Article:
Fashion + Psychology

Stony Faced Style: How Gen Z Lift the Veil with ‘Meme Fashion’

Meme. A concept borne out of the sheer delight in making the banal details of life slightly more amusing. Usually funny. Very often trivial. They offer a splash of colour to an otherwise slightly bleak canvas. So why is this characteristically whimsical strand of absurdity suddenly sneaking in through the back door of fashion? Is humble humour softening the ivory tower of high-fashion? Or are we skimming the sharpened cheekbones of self-awareness, teetering on the edge of capitalised comedy?

The power of humour

To dare to be seen being funny. Or worse, attempting to demonstrate a sense of humour which in fact reveals a distinct lack of one. Either way, monetising humour is certainly no new thing. Take a look at court jesters.

Humour is as profitable as it is engaging. It is profitable for that very reason. A laugh engages us, but it also disengages us. We are invited to share in the joke and momentarily forget the world outside. This is exactly the kind of power offered by the humble meme. Whether its Rihanna’s 2015 Met Gala ‘omelette dress‘ or the £600 Balenciaga Crocs, memes, it seems, make money.

These examples are striking reminders of the power yielded by Gen Z in propelling concepts, items and events into an instant viral hit. For example, Rihanna’s look sent the internet into a frenzy of cracking omelette jokes and supercharged Chinese designer Guo Pei into the international limelight overnight. Likewise, Balenciaga took their shot with the controversial Croc and the 2018 trend saw the shoes sell out before they were even released.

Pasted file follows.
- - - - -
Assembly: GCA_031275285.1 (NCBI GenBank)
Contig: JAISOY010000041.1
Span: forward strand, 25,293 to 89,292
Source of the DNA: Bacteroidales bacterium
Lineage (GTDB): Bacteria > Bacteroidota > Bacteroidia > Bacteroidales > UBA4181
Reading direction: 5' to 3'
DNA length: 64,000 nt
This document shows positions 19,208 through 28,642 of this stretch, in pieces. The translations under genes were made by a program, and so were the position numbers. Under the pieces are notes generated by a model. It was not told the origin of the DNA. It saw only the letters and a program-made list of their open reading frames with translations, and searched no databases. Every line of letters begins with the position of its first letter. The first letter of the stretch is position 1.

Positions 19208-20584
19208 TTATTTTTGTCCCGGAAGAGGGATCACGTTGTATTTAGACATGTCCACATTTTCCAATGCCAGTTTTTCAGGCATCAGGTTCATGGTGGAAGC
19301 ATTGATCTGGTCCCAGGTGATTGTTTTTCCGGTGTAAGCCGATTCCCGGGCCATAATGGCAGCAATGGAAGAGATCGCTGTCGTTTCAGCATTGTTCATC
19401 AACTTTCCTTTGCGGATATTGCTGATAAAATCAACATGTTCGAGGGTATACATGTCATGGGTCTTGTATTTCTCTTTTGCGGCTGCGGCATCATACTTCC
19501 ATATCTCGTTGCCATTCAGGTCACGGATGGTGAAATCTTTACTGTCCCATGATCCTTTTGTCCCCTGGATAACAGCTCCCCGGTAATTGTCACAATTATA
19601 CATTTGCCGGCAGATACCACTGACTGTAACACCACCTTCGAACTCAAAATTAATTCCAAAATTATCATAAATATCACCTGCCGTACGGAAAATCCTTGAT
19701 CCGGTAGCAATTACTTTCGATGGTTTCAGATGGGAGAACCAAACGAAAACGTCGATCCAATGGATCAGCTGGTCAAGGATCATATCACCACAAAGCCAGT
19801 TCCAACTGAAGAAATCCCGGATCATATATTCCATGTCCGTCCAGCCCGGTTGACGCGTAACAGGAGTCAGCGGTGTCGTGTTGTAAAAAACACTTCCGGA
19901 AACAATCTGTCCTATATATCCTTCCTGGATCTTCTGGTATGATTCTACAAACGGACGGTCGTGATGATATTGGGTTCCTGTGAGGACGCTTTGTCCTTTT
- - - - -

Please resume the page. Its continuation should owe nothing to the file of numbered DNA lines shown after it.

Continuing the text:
Reactionary culture

The new generation of shoppers seem curiously drawn to this style of marketing pervading the ever-serious vogue of haute couture. But crucially, this kind of marketing provokes a reaction. They spark conversation. And conversation speaks volumes. We live in a reactionary culture, swinging between bursts of outrage and phlegmatic indifference. We walk the tightrope between catastrophe and celebration. Our lives are lived on the brink of… what? Drama?

One argument for the popularity of meme culture, particularly in fashion, is the appeal for a little less seriousness. A playful change which invites us all to share in a collective reaction to a vaguely amusing or relatable experience. So many modern marketing strategies adopted for the consumer market are pointedly targeted at making us ‘think.’ What is the ‘message’ they convey? What is the ‘meaning?’ This can, and often does, get exhausting. Sometimes we just want to laugh.

In a recent article from Harper’s Bazaar, the injection of humour into an industry renowned for taking itself seriously is a breath of fresh air. Jessica Davis suggests that:

‘Fashion memes are the antidote to fashion’s poe-faced stereotype. They make the most mundane topics relatable; celebrate – or ridicule – extravagant style moments both on and off the catwalk; and poke fun at some of life’s most serious topics.’

Jessica Davis, Harpers Bazaar, 2019

New-generation escapism

Clearly, the younger generation of fashion followers provide an alternative perspective on what we find engaging and appealing in big brands and celebrity culture. Michael Dimmock looks at the impact of technology on Gen Z in a recent report for the Pew Research Centre. He suggests that: